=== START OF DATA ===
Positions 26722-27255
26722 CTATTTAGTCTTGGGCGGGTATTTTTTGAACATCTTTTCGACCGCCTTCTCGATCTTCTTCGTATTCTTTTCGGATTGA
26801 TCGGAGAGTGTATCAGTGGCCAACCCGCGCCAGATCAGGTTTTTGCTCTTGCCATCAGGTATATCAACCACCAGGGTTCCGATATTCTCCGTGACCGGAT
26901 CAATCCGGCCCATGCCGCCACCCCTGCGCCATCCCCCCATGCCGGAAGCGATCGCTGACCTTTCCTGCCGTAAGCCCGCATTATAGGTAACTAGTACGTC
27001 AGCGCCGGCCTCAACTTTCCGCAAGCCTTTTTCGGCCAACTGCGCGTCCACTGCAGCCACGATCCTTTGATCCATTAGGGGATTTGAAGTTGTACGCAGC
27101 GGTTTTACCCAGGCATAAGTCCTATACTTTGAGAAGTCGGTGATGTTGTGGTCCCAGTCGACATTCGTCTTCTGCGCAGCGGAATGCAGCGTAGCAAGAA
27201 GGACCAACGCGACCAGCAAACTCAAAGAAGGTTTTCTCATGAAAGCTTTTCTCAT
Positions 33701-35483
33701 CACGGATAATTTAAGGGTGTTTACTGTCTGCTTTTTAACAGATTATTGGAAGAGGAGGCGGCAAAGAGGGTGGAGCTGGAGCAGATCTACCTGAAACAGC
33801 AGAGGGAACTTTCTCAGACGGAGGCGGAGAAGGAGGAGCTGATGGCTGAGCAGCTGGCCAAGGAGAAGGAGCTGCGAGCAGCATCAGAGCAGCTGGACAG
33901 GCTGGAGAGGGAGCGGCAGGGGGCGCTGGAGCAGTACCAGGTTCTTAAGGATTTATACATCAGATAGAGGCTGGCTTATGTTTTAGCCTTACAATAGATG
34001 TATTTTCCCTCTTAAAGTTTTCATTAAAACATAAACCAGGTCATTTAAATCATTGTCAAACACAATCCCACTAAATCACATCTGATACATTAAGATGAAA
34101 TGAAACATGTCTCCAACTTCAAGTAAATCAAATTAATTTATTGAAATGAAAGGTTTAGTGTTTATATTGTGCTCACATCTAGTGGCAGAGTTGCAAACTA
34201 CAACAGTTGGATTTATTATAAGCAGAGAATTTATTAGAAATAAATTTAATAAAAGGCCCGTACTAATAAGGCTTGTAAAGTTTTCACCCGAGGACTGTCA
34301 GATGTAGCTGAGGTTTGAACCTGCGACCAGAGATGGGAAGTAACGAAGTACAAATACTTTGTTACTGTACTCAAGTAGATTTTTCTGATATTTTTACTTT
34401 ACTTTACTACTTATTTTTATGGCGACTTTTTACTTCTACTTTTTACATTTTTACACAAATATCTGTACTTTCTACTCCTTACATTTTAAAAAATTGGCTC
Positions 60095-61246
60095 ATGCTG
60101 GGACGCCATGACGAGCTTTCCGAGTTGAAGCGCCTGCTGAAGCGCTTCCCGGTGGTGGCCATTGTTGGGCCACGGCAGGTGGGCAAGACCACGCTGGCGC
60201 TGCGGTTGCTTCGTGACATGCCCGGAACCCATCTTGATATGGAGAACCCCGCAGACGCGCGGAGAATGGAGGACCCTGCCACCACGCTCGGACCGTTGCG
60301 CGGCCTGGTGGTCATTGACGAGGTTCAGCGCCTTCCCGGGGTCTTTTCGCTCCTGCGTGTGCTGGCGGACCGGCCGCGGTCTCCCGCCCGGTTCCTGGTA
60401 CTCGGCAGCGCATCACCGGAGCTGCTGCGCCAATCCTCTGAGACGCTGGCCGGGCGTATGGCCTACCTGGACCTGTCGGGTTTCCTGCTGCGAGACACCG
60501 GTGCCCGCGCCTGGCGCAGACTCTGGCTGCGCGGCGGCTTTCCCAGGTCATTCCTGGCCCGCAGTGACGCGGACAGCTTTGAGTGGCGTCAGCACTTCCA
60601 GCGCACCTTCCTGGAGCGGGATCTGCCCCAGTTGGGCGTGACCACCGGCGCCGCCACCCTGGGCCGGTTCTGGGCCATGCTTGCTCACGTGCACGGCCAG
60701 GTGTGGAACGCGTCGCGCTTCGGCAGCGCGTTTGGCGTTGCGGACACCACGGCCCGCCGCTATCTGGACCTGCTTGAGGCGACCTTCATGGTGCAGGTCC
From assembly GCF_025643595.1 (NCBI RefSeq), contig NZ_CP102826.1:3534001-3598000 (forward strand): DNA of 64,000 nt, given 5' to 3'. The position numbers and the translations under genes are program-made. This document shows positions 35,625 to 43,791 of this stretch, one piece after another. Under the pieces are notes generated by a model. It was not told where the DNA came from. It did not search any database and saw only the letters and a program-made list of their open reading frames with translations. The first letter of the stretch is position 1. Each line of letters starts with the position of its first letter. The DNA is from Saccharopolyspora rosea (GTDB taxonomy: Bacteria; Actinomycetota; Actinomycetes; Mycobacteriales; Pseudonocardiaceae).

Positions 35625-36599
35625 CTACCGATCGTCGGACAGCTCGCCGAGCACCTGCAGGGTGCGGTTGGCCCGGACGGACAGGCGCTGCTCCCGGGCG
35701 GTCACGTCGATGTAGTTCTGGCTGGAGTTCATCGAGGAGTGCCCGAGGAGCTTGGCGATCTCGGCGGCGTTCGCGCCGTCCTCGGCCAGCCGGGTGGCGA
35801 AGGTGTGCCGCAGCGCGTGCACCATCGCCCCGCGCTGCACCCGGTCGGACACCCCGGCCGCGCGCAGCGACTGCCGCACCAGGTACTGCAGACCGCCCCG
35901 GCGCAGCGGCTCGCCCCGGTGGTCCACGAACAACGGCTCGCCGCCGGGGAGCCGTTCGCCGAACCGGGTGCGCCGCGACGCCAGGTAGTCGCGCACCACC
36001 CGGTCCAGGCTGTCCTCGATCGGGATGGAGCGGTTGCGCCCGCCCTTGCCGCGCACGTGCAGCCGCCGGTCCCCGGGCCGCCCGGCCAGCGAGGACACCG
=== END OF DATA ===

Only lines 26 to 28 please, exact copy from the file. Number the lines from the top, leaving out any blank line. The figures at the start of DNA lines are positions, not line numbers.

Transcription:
From assembly GCF_025643595.1 (NCBI RefSeq), contig NZ_CP102826.1:3534001-3598000 (forward strand): DNA of 64,000 nt, given 5' to 3'. The position numbers and the translations under genes are program-made. This document shows positions 35,625 to 43,791 of this stretch, one piece after another. Under the pieces are notes generated by a model. It was not told where the DNA came from. It did not search any database and saw only the letters and a program-made list of their open reading frames with translations. The first letter of the stretch is position 1. Each line of letters starts with the position of its first letter. The DNA is from Saccharopolyspora rosea (GTDB taxonomy: Bacteria; Actinomycetota; Actinomycetes; Mycobacteriales; Pseudonocardiaceae).

Positions 35625-36599
35625 CTACCGATCGTCGGACAGCTCGCCGAGCACCTGCAGGGTGCGGTTGGCCCGGACGGACAGGCGCTGCTCCCGGGCG